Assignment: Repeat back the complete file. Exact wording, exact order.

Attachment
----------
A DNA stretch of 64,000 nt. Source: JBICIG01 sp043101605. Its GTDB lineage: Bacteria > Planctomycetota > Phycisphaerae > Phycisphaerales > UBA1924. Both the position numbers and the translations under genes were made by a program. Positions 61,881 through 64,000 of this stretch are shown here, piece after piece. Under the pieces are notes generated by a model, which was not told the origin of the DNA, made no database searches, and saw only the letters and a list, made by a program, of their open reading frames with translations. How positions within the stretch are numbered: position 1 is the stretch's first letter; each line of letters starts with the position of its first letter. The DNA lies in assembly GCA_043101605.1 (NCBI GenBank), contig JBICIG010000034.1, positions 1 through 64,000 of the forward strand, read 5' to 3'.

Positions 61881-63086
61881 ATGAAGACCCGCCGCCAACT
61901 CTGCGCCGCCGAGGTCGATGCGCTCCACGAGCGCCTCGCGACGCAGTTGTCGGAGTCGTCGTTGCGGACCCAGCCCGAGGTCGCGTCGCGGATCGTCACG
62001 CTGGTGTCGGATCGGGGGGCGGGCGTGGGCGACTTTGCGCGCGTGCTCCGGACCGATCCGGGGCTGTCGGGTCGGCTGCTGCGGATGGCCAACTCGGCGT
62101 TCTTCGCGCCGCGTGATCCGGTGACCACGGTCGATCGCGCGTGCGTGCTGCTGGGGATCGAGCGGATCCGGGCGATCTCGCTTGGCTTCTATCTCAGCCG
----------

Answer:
A DNA stretch of 64,000 nt. Source: JBICIG01 sp043101605. Its GTDB lineage: Bacteria > Planctomycetota > Phycisphaerae > Phycisphaerales > UBA1924. Both the position numbers and the translations under genes were made by a program. Positions 61,881 through 64,000 of this stretch are shown here, piece after piece. Under the pieces are notes generated by a model, which was not told the origin of the DNA, made no database searches, and saw only the letters and a list, made by a program, of their open reading frames with translations. How positions within the stretch are numbered: position 1 is the stretch's first letter; each line of letters starts with the position of its first letter. The DNA lies in assembly GCA_043101605.1 (NCBI GenBank), contig JBICIG010000034.1, positions 1 through 64,000 of the forward strand, read 5' to 3'.

Positions 61881-63086
61881 ATGAAGACCCGCCGCCAACT
61901 CTGCGCCGCCGAGGTCGATGCGCTCCACGAGCGCCTCGCGACGCAGTTGTCGGAGTCGTCGTTGCGGACCCAGCCCGAGGTCGCGTCGCGGATCGTCACG
62001 CTGGTGTCGGATCGGGGGGCGGGCGTGGGCGACTTTGCGCGCGTGCTCCGGACCGATCCGGGGCTGTCGGGTCGGCTGCTGCGGATGGCCAACTCGGCGT
62101 TCTTCGCGCCGCGTGATCCGGTGACCACGGTCGATCGCGCGTGCGTGCTGCTGGGGATCGAGCGGATCCGGGCGATCTCGCTTGGCTTCTATCTCAGCCG